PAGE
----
Research Papers:

Characterization of RNA editome in primary and metastatic lung adenocarcinomas

Lihua Peng, Leo J. Lee, Heng Xiong, Hong Su, Junhua Rao, Dakai Xiao, Jianxing He, Kui Wu and Dongbing Liu _

PDF  |  HTML  |  Supplementary Files  |  How to cite

Oncotarget. 2017; 8:11517-11529. https://doi.org/10.18632/oncotarget.14076

Metrics: PDF 1666 views  |   HTML 2116 views  |   ?  


Lihua Peng1,2,*, Leo J Lee2,3,*, Heng Xiong2, Hong Su2, Junhua Rao2, Dakai Xiao4,5,6, Jianxing He4,5,7, Kui Wu2,8, Dongbing Liu2

1BGI Education Center, University of Chinese Academy of Sciences, Shenzhen 518083, China

2BGI-Shenzhen, Shenzhen 518083, China

3Department of Electrical and Computer Engineering, Donnelly Centre for Cellular and Biomolecular Research, University of Toronto, Toronto, Ontario M5S 3G4, Canada

4Department of Thoracic Surgery, The First Affiliated Hospital of Guangzhou Medical University, Guangzhou 510120, China

5Guangzhou Institute of Respiratory Disease & State Key Laboratory of Respiratory Disease, Guangzhou 510120, China

6Research Center for Translational Medicine, The First Affiliated Hospital of Guangzhou Medical University, Guangzhou 510120, China

7National Clinical Research Center for Respiratory Disease, Guangzhou 510120, China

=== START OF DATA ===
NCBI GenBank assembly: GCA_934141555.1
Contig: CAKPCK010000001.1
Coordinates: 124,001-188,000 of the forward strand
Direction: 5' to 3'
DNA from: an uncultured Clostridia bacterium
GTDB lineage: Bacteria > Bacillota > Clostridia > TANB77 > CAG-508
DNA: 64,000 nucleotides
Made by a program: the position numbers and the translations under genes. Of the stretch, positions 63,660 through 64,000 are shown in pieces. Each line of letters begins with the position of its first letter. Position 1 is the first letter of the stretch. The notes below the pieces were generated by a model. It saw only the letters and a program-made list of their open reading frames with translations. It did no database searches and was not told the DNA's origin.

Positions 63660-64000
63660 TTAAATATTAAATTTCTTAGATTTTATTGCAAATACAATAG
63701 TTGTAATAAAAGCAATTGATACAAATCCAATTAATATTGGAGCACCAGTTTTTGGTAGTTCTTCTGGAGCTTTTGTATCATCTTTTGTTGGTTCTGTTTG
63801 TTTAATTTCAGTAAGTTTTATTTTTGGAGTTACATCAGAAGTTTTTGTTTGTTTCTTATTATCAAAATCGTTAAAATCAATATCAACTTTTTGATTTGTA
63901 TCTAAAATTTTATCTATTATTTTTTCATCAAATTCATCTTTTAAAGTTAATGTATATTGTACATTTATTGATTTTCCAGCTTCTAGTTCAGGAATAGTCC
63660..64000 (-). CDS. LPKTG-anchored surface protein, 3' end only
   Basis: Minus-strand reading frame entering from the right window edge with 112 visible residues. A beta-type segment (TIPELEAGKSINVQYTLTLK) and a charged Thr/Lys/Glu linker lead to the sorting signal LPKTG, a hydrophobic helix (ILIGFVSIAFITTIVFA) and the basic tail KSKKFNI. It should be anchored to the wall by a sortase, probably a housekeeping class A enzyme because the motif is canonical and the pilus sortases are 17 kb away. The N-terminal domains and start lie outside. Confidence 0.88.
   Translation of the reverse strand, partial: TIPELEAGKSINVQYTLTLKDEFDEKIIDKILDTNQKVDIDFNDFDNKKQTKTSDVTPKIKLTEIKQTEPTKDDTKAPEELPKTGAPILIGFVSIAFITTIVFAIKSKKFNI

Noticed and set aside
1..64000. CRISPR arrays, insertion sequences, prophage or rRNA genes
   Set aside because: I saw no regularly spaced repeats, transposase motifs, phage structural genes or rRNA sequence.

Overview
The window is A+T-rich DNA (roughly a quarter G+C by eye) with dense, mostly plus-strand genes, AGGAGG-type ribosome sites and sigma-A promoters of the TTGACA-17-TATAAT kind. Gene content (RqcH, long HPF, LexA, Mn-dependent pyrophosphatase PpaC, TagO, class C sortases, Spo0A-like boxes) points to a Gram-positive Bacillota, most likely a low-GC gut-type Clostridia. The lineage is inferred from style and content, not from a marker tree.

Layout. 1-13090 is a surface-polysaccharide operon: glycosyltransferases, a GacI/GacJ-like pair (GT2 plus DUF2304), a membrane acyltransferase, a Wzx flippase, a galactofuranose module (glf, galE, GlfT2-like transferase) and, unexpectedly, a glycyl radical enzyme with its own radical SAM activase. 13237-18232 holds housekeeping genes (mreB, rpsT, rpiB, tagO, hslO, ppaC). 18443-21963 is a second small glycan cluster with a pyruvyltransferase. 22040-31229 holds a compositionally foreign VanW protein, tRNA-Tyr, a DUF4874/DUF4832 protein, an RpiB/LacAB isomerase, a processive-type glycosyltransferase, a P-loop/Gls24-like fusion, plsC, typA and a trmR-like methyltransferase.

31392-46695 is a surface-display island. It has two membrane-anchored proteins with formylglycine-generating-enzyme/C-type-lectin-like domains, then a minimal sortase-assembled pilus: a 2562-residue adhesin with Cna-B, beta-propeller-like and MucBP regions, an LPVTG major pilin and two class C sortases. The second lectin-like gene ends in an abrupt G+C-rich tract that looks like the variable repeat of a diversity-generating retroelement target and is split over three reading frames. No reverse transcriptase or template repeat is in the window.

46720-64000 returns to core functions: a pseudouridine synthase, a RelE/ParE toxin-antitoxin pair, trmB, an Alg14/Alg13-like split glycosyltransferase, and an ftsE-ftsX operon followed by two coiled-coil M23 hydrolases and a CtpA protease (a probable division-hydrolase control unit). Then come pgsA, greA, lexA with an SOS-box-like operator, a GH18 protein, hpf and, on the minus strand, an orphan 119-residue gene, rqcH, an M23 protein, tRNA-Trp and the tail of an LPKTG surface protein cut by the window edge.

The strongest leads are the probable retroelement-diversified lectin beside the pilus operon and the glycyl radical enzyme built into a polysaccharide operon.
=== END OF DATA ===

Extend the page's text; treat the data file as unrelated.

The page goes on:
8Department of Biology, University of Copenhagen, Copenhagen N DK-2200, Denmark

*These authors have contributed equally to this work

Correspondence to:

Dongbing Liu, email: [email protected]

Keywords: lung adenocarcinoma, RNA editing, hyper-editing, primary, metastatic

Received: May 27, 2016     Accepted: November 21, 2016     Published: December 21, 2016


RNA editing results in post-transcriptional modification and could potentially contribute to carcinogenesis. However, RNA editing in advanced lung adenocarcinomas has not yet been studied. Based on whole genome and transcriptome sequencing data, we identified 1,071,296 RNA editing events from matched normal, primary and metastatic samples contributed by 24 lung adenocarcinoma patients, with 91.3% A-to-G editing on average, and found significantly more RNA editing sites in tumors than in normal samples. To investigate cancer relevant editing events, we detected 67,851 hyper-editing sites in primary and 50,480 hyper-editing sites in metastatic samples. 46 genes with hyper-editing in coding regions were found to result in amino acid alterations, while hundreds of hyper-editing events in non-coding regions could modulate splicing or gene expression, including genes related to tumor stage or clinic prognosis. Comparing RNA editome of primary and metastatic samples, we also discovered hyper-edited genes that may promote metastasis development. These findings showed a landscape of RNA editing in matched normal, primary and metastatic tissues of lung adenocarcinomas for the first time and provided new insights to understand the molecular characterization of this disease.

Creative Commons License All site content, except where otherwise noted, is licensed under a Creative Commons Attribution 4.0 License.
PII: 14076